Vintage set of five colored hand blown crystal glass stemmed SHERBET CHAMPAGNE CORDIAL SHERRY PORT WINE stemware glasses in a mid-century modern design. Colors of green, brown, yellow, blue and pink crystal glass.
The dark green vintage crystal glass sherbet champagne cordial has a tiny chip in the base. The golden brown, blue, green yellow and pink vintage crystal glass sherbet champagne cordials are mint condition.
Sherbet/champagnes feature short stems and shallow bowls. These pieces are often called saucer champagnes. The sherbet/champagne reached the height of its popularity during the Victorian and Edwardian periods. It was later discovered that the taller and more slender bowls of champagne flutes were better at helping champagne to retain its bubbles.
Port wine and sherry are fortified wines used popularly consumed after dinner or as dessert wines. Port is made from grapes grown in the Douro region in Northern Portugal, while sherry is made from white grapes in a town in Spain.
Most cordials were of European origin, first produced in Italian apothecaries during the Renaissance where the art of distilling was refined during the 15th and 16th centuries. It is from this origin that cordials are frequently referred to in French as Liqueurs d’ltalie, it is also from this that we have liqueurs. From the Renaissance onwards, cordials were usually based on alcohol in which certain herbs, spices or other ingredients were allowed to steep.
The first cordials arrived in England in the late 15th century and were called distilled cordial waters. These were strictly used as alcoholic medicines, prescribed in small doses to invigorate and revitalize the heart, body and spirit as well as cure diseases. By the 18th century cordials were being imbibed for their intoxicating effects and medicinal virtues, and were fast becoming recreational drinks, eventually evolving into liqueurs.
Cordials were used to renew the natural heat, recreate and revive the spirits, and free the whole body from the malignity of diseases. Many cordials were also considered aphrodisiacs, a view which encouraged their consumption in a social as opposed to a medical context. Other early varieties of alcoholic cordials were flavored with spices and herbal ingredients which were thought to settle the stomach after excessive eating, leading to the collective name of ‘surfeit waters’ Precious ingredients like gold, pearls and coral were sometimes added. These were believed to revive the spirit and to preclude disease.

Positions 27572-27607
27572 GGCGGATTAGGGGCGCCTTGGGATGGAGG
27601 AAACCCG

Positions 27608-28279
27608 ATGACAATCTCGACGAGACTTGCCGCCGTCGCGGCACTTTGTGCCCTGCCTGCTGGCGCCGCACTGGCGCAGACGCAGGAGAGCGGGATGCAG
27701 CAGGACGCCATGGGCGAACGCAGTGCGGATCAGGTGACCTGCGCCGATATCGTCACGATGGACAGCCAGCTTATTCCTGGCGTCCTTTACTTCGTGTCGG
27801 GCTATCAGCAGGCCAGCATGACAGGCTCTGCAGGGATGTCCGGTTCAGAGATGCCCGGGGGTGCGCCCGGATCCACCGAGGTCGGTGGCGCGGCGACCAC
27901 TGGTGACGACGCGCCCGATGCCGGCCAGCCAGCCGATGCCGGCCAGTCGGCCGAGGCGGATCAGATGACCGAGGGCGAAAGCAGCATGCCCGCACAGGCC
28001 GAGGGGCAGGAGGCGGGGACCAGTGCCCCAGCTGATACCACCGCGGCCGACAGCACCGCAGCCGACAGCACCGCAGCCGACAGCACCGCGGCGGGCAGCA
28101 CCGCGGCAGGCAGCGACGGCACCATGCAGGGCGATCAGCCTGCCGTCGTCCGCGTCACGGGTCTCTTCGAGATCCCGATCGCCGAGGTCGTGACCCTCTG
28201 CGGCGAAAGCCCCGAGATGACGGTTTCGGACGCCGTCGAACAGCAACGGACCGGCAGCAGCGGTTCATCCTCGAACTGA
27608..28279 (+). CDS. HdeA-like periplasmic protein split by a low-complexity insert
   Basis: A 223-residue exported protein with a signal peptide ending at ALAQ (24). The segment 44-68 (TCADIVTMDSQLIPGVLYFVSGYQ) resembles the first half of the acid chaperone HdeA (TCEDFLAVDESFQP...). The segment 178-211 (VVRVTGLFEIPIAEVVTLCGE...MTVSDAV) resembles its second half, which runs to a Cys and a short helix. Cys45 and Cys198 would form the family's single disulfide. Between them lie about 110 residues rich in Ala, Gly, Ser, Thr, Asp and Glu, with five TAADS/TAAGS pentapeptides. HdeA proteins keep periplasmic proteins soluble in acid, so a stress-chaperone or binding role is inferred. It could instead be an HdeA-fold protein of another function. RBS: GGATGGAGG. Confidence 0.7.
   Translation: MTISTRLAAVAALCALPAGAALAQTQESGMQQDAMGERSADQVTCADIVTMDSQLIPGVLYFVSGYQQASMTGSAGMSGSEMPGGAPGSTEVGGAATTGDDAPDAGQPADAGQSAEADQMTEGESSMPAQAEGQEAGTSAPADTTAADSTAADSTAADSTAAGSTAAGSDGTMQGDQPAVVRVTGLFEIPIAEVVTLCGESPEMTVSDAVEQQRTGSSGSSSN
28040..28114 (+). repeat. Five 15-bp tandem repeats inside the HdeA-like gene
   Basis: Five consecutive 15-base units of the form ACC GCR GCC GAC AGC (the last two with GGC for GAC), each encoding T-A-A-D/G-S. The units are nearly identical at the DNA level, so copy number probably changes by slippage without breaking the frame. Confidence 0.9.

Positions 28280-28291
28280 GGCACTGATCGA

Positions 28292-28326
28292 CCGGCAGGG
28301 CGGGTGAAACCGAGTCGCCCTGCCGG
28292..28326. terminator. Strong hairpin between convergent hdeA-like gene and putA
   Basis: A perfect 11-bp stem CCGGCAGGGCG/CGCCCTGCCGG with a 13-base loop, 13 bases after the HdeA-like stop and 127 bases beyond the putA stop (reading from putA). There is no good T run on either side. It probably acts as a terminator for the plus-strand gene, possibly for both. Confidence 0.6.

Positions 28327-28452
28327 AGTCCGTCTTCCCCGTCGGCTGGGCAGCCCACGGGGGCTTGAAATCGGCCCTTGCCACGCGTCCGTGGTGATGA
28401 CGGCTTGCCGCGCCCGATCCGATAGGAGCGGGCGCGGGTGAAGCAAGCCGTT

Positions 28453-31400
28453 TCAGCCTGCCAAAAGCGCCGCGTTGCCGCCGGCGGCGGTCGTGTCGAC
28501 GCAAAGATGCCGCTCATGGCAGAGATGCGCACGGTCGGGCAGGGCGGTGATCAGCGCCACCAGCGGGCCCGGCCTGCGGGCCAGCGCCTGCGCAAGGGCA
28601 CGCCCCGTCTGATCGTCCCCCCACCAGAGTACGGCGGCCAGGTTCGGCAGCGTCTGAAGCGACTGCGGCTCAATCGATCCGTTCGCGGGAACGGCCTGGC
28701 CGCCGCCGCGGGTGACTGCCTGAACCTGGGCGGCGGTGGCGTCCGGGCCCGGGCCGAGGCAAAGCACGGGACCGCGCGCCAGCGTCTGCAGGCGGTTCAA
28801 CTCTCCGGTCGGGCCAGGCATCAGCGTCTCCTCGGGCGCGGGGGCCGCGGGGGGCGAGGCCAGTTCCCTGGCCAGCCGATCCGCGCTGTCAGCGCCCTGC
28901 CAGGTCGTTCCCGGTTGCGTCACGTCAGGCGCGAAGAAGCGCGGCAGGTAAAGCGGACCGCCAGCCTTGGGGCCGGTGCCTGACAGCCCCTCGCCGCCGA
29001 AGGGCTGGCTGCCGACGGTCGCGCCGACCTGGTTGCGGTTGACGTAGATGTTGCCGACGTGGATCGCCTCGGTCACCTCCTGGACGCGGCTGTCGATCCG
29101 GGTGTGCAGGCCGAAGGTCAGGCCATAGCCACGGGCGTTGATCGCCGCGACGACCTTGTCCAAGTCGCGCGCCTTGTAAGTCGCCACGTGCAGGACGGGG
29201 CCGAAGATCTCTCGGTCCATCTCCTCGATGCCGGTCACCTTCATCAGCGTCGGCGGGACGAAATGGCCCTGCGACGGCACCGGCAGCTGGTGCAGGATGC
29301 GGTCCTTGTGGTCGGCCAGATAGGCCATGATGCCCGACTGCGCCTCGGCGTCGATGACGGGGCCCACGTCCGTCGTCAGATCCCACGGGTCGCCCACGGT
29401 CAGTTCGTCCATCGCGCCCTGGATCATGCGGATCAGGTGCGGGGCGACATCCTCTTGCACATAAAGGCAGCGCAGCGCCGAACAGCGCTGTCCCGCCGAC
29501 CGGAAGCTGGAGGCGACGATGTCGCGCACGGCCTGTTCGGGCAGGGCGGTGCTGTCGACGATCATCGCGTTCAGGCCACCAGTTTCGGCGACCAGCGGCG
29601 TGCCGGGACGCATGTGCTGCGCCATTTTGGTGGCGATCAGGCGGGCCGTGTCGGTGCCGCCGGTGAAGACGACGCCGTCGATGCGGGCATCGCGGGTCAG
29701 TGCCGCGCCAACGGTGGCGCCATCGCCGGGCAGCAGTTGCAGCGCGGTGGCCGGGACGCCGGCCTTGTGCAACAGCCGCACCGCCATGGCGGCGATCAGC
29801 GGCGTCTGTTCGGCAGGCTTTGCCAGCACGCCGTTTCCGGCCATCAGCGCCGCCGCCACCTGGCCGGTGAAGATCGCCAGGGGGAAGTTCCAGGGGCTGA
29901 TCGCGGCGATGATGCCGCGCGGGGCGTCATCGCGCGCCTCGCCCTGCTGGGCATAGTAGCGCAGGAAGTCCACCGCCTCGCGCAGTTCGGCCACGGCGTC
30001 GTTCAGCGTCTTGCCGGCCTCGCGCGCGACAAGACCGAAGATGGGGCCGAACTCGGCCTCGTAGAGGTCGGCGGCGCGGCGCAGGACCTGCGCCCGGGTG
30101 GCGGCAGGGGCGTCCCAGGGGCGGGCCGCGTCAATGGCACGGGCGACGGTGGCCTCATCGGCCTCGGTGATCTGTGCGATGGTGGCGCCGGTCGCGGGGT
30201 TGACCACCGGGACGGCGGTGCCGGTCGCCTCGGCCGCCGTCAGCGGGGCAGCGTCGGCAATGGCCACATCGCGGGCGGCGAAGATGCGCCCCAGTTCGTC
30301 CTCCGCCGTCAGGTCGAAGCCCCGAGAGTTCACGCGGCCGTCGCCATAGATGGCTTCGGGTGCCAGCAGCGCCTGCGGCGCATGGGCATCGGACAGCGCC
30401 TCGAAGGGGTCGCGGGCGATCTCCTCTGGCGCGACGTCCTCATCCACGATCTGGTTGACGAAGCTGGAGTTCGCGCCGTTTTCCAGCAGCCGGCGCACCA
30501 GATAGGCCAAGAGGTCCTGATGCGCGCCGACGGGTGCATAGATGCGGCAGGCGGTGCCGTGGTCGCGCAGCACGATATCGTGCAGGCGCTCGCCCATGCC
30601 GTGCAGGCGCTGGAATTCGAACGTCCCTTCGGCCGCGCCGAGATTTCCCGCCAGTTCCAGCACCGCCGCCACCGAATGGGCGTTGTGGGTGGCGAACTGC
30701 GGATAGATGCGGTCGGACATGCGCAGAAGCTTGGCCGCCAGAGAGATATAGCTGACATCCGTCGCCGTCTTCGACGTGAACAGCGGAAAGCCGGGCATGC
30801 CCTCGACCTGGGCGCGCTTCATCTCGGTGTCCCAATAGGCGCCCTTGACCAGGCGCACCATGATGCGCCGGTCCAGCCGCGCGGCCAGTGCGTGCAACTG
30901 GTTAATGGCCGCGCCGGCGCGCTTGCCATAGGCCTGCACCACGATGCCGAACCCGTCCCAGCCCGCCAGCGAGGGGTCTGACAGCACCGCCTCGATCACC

Liqueurs, Schnapps, Anise, and Bitters are terms that cover a wide variety of types of spirits. What they all share in common is that they are flavored spirits. Liqueurs (also known as Cordials) are sweet, flavor-infused spirits that are categorized according to the flavoring agent (i.e., fruits, nuts, herbal and spice blends, creams and such). The word liqueur comes from the Latin liquifacere ("to dissolve") and refers to the dissolving of flavorings in the spirits.
There's been a renewed interest in the making and drinking of fruit-flavored cordials and cordial stemware, perhaps best known from the Anne of Green Gables book series by L. M. Montgomery - the traditional Raspberry Cordial.
Each of these hand-blown glass stemmed sherbet or champagne glasses measure 3" tall, 2.25" in diameter and feature the mid-century modern clear stems and bases. This set of vintage colored sherbet or champagne glasses would look stunning in a china cabinet or curio display.
A1899 - Vintage Hand Blown Colored Crystal Glass Stemmed SHERBET CHAMPAGNE CORDIAL SHERRY PORT WINE Stemware Glasses Set of Five